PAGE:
The history of the China’s Tibet may seem complex to those who don’t know much about the region. Fortunately, a Beijing exhibition is helping to clear up the mystic surrounding the region’s culture and its roots.
The exhibition Tibetan History and Culture that kicked off at the Capital Museum on Tuesday features 216 extremely rare items from 21 museums throughout China, including a 3rd century gold mask from the ancient Tibetan kingdom Zhang Zhung and a 4.3-meter-high 15th Century embroidered thangka.
Many of the exhibits are being exhibited outside Tibet for the first time.
“This is the biggest Tibetan exhibition held in Chinese mainland in a decade,” Pasang Nurpu, head of the exhibition department at the Tibet Museum and one of the organizers of the event, told the Global Times at Tuesday’s exhibition.
A replica of a Ming Dynasty thangka (Photo/Courtesy of Capital Museum)
The Zhang Zhung gold mask (Photo/Courtesy of Capital Museum)
The exhibition is organized into four sections: Origins of Civilization, which focuses on prehistoric Tibet; Major Links on the Plateau, covering ancient Tibet’s relationship with the Middle Kingdom and surrounding countries; Buddhist history in Tibet and Reunited as A Family, which delves into how the ties between Tibet and the Ming (1368-1644) and Qing dynasties (1644-1911) strengthened over the centuries.
One of the biggest highlights of the show comes from the Palace Museum collection – a legendary Tang Dynasty (618-907) scroll painting by Yan Liben (600-673) that depicts Emperor Taizong sitting in a sedan chair carried by palace servants as he receives missionaries from the ancient Tibetan Kingdom of Tubo.
The well-painted Tibetan clothing depicted on the missionaries provides a valuable window into the past for experts studying Tibetan history and culture, according to the organizers.
Known as Emperor Taizong Receiving the Tibetan Envoy, or the Buniantu, the 1.3-meter-long painting shown in the Major Links on the Plateau section is listed as one of the Top Ten Ancient Chinese Paintings and “is rarely shown to the public even at the Palace Museum,” said Palace Museum curator Shan Jixiang, who also visited the exhibition on Tuesday.
The painting is scheduled to be on display for just two months at the Capital Museum exhibition, which runs until July, due to its extreme age making it extremely delicate.
Aside from the legendary scroll, Nurpu said he recommends that visitors start with the Origins of Civilization section.
“Though this section has fewer items on display than the others, it actually showcases some of the latest archaeological discoveries made in Tibet in recent years. These are rarely shown to the public even in Tibet,” Nurpu told the Global Times.
“In the past, most people only had the chance to learn about early Tibetan history and culture from about 2,000 years ago only from historical texts, but now they can get a more concrete idea about the history of the region by coming to this show and examining these relics themselves,” Nurpu noted.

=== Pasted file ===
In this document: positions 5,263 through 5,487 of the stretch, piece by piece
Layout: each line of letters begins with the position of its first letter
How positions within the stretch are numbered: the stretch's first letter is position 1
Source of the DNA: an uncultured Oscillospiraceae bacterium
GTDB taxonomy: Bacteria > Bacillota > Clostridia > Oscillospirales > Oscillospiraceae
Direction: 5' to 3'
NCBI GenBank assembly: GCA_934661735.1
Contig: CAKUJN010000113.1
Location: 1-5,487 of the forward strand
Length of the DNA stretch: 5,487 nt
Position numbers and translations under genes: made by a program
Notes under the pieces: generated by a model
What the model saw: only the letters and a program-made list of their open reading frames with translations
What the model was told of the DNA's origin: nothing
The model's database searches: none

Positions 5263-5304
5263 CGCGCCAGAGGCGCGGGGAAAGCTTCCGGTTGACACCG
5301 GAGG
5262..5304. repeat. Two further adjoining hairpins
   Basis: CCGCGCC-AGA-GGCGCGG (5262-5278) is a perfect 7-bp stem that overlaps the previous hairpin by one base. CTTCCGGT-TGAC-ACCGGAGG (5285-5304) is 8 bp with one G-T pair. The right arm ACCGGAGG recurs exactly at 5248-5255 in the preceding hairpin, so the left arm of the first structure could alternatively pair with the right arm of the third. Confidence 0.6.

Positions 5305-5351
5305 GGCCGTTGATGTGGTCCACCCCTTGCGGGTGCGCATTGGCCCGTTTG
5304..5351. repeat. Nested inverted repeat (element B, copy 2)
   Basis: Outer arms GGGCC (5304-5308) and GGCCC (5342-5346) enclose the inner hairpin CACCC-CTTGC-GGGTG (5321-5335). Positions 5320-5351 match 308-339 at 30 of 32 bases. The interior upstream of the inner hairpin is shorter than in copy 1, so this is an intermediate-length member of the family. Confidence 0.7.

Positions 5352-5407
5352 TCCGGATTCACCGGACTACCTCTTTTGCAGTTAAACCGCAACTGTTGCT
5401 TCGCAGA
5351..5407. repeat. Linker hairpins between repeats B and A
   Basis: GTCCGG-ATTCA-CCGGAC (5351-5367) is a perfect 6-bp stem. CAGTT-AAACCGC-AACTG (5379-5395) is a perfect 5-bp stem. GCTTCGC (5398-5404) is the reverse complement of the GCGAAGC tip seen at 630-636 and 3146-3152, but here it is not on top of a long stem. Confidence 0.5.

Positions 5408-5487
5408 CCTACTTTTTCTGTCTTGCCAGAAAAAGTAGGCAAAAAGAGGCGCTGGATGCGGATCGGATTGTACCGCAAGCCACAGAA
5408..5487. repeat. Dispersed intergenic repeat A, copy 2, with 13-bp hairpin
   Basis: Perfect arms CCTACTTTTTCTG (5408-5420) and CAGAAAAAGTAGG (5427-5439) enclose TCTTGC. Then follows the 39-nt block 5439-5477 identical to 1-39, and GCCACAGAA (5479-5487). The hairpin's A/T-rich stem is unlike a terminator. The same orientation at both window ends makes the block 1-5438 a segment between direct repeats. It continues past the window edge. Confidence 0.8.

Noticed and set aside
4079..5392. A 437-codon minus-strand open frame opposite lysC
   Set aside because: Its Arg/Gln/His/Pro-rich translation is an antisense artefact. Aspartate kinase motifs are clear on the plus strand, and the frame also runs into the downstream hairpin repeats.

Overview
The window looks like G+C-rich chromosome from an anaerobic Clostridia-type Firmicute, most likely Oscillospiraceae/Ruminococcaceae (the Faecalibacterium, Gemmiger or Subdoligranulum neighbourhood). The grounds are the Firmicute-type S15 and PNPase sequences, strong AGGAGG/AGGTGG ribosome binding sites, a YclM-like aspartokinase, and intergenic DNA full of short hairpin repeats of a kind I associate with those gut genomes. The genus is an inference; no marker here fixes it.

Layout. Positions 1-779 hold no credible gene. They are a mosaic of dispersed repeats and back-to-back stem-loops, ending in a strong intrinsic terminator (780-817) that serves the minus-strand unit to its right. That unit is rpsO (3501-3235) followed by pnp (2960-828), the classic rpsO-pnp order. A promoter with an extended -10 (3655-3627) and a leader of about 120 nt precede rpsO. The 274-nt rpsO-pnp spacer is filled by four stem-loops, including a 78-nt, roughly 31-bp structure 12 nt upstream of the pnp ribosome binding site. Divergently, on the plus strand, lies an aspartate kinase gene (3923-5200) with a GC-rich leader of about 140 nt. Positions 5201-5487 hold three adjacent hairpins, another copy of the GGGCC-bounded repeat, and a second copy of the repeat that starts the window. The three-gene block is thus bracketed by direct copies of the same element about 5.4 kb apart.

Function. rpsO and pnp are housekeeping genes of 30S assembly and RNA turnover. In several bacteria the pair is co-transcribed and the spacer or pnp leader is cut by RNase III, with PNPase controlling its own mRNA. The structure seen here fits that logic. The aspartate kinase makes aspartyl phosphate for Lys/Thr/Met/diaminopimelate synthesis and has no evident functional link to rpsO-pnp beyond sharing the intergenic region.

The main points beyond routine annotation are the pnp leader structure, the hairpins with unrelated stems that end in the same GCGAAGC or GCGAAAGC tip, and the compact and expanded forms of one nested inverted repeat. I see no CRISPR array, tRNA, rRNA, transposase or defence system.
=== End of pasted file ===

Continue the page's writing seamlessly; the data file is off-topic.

In this section, the magnificent Zhang Zhung gold mask, a pinch of the oldest tealeaves ever found on the Qinghai-Tibet Plateau dating back to the 3rd century, the earliest brocade item found in Tibet featuring Han characters and a local Neolithic twin pottery container – the most popular item from the Tibet Museum – are definitely worth careful examination.
Moreover, there are also a number of important items on display in the other three sections that you may not want to miss.
A collection of centuries-old jewelry-gilded horse saddles and exotic gold tea pots shown in the Major Links on the Plateau section shows how “Tibetan culture was influenced by frequent exchanges with inlands and foreign countries along the ancient Tea Horse Road,” Nurpu said, mentioning the ancient network of caravan paths winding through the mountains of Sichuan, Yunnan and Tibet in Southwest China.
Moreover, a series of sophistically made Buddhist artifacts from Tibetan museums and temples are on display in the Buddhist History in Tibet section. Among them, a number of multi-colored, jewelry-gilded Buddha sculptures produced by Xueduibai, an official local workshop run by the regional government during the Qing Dynasty, amazed and attracted many visitors.
These items show how Buddhism blended with Bonisimo, a local religion, after it was first introduced into Tibet by the Tang Dynasty Princess Wencheng. The princess was married to Songtsen Gampo, founder of the Tubo Kingdom, in the 7th century.
In Reunited as a Family, a number of imprints that once belonging to Tibetan rulers during the Qing Dynasty as well as a letter sent by a local temple to a Qing emperor demonstrate how the region’s ruling power gradually moved from local aristocrats to the Dalai Lama and how Qing’s official recognition of the religious leader’s status helped reinforce his political power.
The exhibition will run until July 22.
●You can take a bus or Metro Line 1 to the Capital Museum, No 16 Fuxing Menwai Street, Xicheng district, Beijing. The museum opens from 9 am to 5 pm (no admission after 4 pm) every day except for Monday.
●The exhibition is free of charge but you must book tickets in advance through the museum’s website: http://en.capitalmuseum.org.cn/